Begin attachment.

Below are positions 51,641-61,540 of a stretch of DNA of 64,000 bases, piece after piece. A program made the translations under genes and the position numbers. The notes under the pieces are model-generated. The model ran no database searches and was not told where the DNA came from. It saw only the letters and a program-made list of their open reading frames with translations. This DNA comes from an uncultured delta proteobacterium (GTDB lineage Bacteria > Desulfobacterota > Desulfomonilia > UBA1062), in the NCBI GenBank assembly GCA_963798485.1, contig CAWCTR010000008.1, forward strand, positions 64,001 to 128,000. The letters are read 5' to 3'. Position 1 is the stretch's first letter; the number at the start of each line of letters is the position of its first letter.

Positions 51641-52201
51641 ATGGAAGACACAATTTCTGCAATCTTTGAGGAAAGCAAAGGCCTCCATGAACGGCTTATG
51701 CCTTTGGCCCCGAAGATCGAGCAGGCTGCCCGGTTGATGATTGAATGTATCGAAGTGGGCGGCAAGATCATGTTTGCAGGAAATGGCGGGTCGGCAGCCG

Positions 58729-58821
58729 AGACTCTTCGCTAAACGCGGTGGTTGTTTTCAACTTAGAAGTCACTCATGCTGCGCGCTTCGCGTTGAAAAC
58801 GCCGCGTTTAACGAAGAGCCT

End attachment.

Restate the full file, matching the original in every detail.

Below are positions 51,641-61,540 of a stretch of DNA of 64,000 bases, piece after piece. A program made the translations under genes and the position numbers. The notes under the pieces are model-generated. The model ran no database searches and was not told where the DNA came from. It saw only the letters and a program-made list of their open reading frames with translations. This DNA comes from an uncultured delta proteobacterium (GTDB lineage Bacteria > Desulfobacterota > Desulfomonilia > UBA1062), in the NCBI GenBank assembly GCA_963798485.1, contig CAWCTR010000008.1, forward strand, positions 64,001 to 128,000. The letters are read 5' to 3'. Position 1 is the stretch's first letter; the number at the start of each line of letters is the position of its first letter.

Positions 51641-52201
51641 ATGGAAGACACAATTTCTGCAATCTTTGAGGAAAGCAAAGGCCTCCATGAACGGCTTATG
51701 CCTTTGGCCCCGAAGATCGAGCAGGCTGCCCGGTTGATGATTGAATGTATCGAAGTGGGCGGCAAGATCATGTTTGCAGGAAATGGCGGGTCGGCAGCCG

Positions 58729-58821
58729 AGACTCTTCGCTAAACGCGGTGGTTGTTTTCAACTTAGAAGTCACTCATGCTGCGCGCTTCGCGTTGAAAAC
58801 GCCGCGTTTAACGAAGAGCCT